[sdiy] Issue with CD4024 Ripple Counter
David G Dixon
dixon at mail.ubc.ca
Tue Sep 21 21:41:27 CEST 2021
Tim, I'd rather just solve this problem, rather than devote my life to it.
I don't design logic circuits very often (obviously).
To answer Roman's question, why only use 2 bits of a 7-bit counter, this is
because I "inherited" this circuit from Ken Stone, and that is what he used,
and I never saw a reason to change it. I could use a 4013, but I'd probably
have the same clocking issues -- I obviously have some deep problems in my
clock circuit, so I'm going to use this as an opportunity to finally learn
something about that. I'm going to play with the debouncing circuit a bit
to see if I can at least sort that out. I'll also play with and RC on the
CLOCK pin (I tried a 100pF cap with the 10k resistor, but maybe I need
something else -- people are suggesting 33pF, so I'll start there).
The 4024 is supposed to have decent noise immunity on the CLOCK input, which
I would assume to mean that if I can't see anything on my old Tek scope,
then it shouldn't be a problem. I guess I don't understand what "noise
immunity" means. I thought it meant "immune to noise" but I guess it means
Also, I could understand if there was multiple clocking on a noisy
comparator output (but my comparator has hysteresis). However, what I don't
understand is that there is NO clocking on what is clearly a very nice
negative clock transition, and what appears to be single clocking on the
positive transition. How would those two things relate? It's like you're
telling me that the patient may be having a heart attack, but he's
complaining about a broken leg.
From: Synth-diy [mailto:synth-diy-bounces at synth-diy.org] On Behalf Of Tim
Sent: Tuesday, September 21, 2021 10:55 AM
To: synth-diy at synth-diy.org
Subject: Re: [sdiy] Issue with CD4024 Ripple Counter
[CAUTION: Non-UBC Email]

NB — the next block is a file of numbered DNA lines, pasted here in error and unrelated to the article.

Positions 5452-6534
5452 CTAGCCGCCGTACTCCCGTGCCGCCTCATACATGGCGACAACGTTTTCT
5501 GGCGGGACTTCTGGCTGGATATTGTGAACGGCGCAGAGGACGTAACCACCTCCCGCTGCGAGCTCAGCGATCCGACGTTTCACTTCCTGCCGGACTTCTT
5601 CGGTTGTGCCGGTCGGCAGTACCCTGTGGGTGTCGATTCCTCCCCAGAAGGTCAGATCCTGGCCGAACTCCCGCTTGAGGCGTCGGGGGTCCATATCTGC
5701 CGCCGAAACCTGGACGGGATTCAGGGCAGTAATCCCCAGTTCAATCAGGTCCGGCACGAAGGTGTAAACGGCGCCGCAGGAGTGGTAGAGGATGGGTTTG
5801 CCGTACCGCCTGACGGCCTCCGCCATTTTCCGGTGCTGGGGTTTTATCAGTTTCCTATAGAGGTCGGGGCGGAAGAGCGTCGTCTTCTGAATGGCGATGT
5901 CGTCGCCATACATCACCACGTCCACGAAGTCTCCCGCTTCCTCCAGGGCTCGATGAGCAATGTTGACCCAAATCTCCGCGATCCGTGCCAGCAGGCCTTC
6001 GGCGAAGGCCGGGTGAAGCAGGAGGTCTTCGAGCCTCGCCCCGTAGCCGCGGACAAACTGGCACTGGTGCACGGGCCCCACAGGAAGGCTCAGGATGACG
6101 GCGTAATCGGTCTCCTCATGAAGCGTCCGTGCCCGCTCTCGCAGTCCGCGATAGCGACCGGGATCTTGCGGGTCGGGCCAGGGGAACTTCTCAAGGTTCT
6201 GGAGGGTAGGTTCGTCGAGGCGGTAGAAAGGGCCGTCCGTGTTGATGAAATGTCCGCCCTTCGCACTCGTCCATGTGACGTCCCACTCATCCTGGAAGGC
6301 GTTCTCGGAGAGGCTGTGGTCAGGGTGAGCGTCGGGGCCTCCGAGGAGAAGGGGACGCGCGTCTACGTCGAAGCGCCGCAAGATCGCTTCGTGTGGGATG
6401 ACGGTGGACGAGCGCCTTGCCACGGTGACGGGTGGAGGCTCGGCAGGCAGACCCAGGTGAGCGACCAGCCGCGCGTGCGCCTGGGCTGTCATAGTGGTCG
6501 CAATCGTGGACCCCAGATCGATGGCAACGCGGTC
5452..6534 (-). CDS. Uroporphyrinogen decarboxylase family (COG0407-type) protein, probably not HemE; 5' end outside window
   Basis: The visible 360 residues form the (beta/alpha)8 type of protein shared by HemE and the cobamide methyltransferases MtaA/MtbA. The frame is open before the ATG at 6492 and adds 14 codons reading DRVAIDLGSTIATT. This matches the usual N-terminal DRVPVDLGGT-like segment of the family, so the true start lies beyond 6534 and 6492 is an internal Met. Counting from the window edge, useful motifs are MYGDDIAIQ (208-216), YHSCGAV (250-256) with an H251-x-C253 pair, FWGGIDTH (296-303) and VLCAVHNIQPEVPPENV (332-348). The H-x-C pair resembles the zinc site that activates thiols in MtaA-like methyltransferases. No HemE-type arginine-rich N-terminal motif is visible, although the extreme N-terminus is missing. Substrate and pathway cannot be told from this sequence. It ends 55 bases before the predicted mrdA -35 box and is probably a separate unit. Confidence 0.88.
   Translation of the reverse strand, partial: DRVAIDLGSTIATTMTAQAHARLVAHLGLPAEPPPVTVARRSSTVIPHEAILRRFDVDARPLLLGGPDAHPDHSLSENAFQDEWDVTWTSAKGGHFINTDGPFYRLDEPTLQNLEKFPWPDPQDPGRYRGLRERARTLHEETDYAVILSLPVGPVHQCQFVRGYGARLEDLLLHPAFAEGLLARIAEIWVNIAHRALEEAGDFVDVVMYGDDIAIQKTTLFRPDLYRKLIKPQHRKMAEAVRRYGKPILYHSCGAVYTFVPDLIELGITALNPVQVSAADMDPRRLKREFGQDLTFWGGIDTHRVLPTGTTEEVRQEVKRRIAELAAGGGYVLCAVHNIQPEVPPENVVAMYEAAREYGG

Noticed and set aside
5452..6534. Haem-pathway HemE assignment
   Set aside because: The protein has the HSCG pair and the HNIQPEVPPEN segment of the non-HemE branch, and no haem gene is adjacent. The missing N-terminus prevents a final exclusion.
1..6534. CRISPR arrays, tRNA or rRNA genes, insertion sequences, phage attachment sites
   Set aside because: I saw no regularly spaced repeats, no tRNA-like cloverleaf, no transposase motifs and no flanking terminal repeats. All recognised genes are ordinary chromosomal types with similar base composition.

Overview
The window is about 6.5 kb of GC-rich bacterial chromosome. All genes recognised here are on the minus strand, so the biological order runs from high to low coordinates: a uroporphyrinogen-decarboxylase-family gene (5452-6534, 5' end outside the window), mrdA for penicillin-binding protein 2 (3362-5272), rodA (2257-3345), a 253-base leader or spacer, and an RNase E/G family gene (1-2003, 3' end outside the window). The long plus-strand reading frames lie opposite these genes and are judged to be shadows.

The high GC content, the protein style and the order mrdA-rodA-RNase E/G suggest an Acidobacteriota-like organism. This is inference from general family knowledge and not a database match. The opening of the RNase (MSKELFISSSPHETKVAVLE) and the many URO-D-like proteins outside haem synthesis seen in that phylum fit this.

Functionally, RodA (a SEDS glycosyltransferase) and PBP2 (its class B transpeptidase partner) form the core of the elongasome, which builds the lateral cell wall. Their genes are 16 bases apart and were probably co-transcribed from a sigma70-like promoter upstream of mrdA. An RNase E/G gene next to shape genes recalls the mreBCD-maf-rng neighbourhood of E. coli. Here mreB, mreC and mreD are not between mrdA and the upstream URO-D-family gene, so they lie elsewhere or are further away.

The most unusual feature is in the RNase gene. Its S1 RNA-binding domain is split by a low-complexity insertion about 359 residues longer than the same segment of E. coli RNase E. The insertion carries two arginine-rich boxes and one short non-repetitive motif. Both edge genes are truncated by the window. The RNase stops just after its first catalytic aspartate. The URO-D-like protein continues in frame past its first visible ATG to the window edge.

> As you can see, it is just about the cleanest transition you could
> ever hope to see. If that edge can't clock a CMOS chip properly,
> nothing can.
Yep, it looks lovely, especially at the relatively slow speed of 50us per
division - does it look as nice when viewed faster?
Years ago at work we had a problem with a device on a board that seemed to
be double-clocking. On the fastest scope we had (200Mhz) the clock edge
didn't look too bad at the fastest timebase setting, but did have a 'slight
deviation' in it. The engineer investigating the problem felt certain we
weren't seeing the whole story, and wanted to see it on a faster scope, but
the engineering director felt that there would be nothing more to see. After
much more head-scratching, making little progress, and a few more elapsed
weeks he relented, and we rented a scope with a much greater bandwidth,
perhaps 2 or 3 GHz or even more, and there the 'slight deviation' was seen
to be a fabulous up-down-up double-wobble that was causing all the havoc.
Lesson learned - just because your scope can't see it doesn't mean it isn't
there. (And the director agreed the faster scope _was_ valuable after all,
so we purchased it ex-rental.)
Cheltenham, Glos, UK
email: tim102 at timstinchcombe.co.uk
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